Record rainfall plunges some areas into a ‘catastrophic state’

AA/Alyssa McMurtry

While record rainfall caused severe damage in several regions of Portugal on Tuesday, most of the country remained on alert on Wednesday due to continued torrential rains.

The Portuguese Institute of Meteorology (IPMA) confirmed that four meteorological stations in Lisbon, Barreiro, Almada and Mora recorded the heaviest 24-hour rainfall since records began in 1931.

The confirmation came just a week after heavy rain caused severe flooding in Lisbon.

On Tuesday evening, Lisbon Mayor Carlos Moedas described several areas of the Portuguese capital as being in a “catastrophic state”.

“We have never seen such violent floods that follow one another in the span of a week,” he told TSF TV.

Lisbon was hit by major flooding, particularly in the Alcantara region, with 16 people evacuated from their homes and six from a supermarket.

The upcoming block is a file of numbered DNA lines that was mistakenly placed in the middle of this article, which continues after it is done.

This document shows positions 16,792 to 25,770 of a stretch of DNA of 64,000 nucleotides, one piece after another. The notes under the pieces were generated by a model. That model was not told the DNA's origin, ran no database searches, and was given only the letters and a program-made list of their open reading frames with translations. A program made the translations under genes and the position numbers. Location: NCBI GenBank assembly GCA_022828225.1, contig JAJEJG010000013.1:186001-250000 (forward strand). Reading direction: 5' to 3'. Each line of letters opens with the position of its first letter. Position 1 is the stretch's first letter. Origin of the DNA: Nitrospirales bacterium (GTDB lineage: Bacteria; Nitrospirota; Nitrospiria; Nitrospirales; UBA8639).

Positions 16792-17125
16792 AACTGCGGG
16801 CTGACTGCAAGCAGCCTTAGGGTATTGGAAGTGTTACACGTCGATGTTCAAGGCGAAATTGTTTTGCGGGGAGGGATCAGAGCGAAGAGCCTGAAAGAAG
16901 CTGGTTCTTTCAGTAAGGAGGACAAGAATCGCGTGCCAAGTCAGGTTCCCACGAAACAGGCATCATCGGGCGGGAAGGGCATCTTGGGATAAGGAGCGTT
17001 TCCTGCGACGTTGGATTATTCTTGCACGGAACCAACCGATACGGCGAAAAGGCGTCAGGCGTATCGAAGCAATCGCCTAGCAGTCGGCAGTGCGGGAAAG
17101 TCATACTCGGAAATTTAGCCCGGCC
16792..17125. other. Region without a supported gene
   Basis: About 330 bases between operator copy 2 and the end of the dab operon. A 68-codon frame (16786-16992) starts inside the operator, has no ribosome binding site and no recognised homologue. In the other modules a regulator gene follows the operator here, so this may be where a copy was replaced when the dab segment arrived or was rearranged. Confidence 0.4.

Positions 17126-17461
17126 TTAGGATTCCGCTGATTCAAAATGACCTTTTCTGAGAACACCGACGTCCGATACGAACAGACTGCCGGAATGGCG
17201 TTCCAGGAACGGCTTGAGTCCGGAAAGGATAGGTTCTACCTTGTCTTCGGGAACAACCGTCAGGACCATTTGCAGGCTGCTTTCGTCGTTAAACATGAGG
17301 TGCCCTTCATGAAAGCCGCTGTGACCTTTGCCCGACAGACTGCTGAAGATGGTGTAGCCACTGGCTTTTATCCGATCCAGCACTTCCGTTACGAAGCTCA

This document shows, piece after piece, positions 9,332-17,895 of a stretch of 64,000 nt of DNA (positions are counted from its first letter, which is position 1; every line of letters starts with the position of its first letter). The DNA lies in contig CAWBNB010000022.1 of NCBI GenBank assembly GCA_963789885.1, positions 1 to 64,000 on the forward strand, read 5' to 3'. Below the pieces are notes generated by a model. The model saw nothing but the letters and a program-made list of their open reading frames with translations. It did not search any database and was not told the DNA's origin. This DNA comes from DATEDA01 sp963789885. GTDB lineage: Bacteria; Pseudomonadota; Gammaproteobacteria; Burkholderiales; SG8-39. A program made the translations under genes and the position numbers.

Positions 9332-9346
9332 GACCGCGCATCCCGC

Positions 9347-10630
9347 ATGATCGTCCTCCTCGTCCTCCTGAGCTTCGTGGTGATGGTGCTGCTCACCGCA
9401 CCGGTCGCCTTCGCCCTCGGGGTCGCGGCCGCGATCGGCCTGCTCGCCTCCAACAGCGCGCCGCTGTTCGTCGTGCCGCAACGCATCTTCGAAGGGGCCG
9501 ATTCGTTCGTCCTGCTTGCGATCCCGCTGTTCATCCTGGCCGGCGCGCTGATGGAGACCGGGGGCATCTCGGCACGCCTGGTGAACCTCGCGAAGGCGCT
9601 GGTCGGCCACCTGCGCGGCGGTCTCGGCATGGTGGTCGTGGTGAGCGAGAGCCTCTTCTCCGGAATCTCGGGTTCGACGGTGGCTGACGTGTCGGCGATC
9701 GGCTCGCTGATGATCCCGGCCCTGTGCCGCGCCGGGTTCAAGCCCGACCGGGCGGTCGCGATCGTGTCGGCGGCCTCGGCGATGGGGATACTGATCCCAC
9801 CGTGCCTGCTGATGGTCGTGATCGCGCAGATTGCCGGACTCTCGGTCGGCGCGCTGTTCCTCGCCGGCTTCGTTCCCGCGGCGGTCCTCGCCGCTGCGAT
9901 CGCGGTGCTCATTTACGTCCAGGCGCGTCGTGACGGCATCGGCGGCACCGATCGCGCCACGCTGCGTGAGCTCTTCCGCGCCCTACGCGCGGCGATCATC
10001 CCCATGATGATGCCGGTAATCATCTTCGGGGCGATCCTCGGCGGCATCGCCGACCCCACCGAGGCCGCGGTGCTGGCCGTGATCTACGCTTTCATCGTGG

In nearby Santa Clara, a landslide trapped 10 people in a house.

In the city of Al-Jis, the entrance to a metro station was flooded to the surface. In Loris, the rivers reached such a level that they burst their banks, causing numerous floods.

The emergency services confirmed on Tuesday evening that they had to respond to 2,777 emergencies across the country, with more than half of the cases reported in Lisbon.

A total of 82 people were rescued and only one person was slightly injured.

Portuguese Prime Minister Antonio Costa told parliament that the authorities were continuing to study the damage to determine whether the country should seek assistance from the European Union.

Nearly 10,000 workers were deployed on Wednesday morning to clean up the damage caused by the rain, Lusa news agency reported. Some rail services have also been restored after rains on Tuesday left road transport in chaos.

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Although Wednesday’s rains are not expected to be as heavy as those recorded on Tuesday, the country remains on yellow alert.

“We are dealing with a climate that is hotter and more extreme; therefore, these phenomena occur more often and have a significant impact on our society,” Ricardo Deus, Head of Climate Change, told IPMA’s Portuguese daily Diario de Noticias.

* Translated from English by Mourad Belhaj


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